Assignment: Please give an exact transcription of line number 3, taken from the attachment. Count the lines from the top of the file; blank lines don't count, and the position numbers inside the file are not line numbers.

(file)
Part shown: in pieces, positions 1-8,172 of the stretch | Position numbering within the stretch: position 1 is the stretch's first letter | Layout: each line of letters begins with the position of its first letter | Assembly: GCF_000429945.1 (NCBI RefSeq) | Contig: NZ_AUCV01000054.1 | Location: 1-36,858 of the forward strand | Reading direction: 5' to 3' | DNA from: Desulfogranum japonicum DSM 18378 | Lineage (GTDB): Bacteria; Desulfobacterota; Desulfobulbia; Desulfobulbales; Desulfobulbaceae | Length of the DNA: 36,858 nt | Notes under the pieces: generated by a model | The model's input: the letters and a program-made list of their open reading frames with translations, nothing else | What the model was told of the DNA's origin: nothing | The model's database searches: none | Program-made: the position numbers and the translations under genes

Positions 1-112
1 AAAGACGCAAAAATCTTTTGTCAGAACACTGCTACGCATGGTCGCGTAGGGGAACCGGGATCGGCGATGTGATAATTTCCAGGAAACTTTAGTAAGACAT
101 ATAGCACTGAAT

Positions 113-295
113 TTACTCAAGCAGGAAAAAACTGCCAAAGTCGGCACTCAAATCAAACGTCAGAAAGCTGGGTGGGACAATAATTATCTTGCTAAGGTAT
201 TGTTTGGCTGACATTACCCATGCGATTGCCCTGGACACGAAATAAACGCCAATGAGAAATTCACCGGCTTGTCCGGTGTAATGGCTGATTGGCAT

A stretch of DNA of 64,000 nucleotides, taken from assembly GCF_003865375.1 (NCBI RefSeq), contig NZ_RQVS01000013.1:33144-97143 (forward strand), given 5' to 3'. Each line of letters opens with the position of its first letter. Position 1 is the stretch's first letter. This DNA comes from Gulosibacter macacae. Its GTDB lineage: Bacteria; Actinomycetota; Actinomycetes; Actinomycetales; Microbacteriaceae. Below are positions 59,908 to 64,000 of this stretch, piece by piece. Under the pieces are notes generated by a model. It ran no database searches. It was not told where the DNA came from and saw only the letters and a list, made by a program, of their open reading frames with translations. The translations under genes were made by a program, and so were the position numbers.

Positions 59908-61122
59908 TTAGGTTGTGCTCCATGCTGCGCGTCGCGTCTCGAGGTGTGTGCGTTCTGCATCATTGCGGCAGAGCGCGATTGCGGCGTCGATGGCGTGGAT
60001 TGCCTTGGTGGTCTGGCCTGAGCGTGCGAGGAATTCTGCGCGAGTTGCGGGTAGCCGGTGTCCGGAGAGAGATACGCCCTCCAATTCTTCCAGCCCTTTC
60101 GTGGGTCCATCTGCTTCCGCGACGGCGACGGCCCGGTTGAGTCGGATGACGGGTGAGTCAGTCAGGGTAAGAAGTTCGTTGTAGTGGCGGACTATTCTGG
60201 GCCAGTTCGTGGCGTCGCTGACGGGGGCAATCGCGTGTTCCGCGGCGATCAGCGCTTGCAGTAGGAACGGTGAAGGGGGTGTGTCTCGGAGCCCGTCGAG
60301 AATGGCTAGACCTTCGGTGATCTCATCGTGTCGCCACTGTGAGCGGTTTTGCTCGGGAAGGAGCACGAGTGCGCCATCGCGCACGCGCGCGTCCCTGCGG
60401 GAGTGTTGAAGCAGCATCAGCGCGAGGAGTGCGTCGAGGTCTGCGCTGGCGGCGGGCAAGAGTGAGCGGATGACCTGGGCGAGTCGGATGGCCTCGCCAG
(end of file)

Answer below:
1 AAAGACGCAAAAATCTTTTGTCAGAACACTGCTACGCATGGTCGCGTAGGGGAACCGGGATCGGCGATGTGATAATTTCCAGGAAACTTTAGTAAGACAT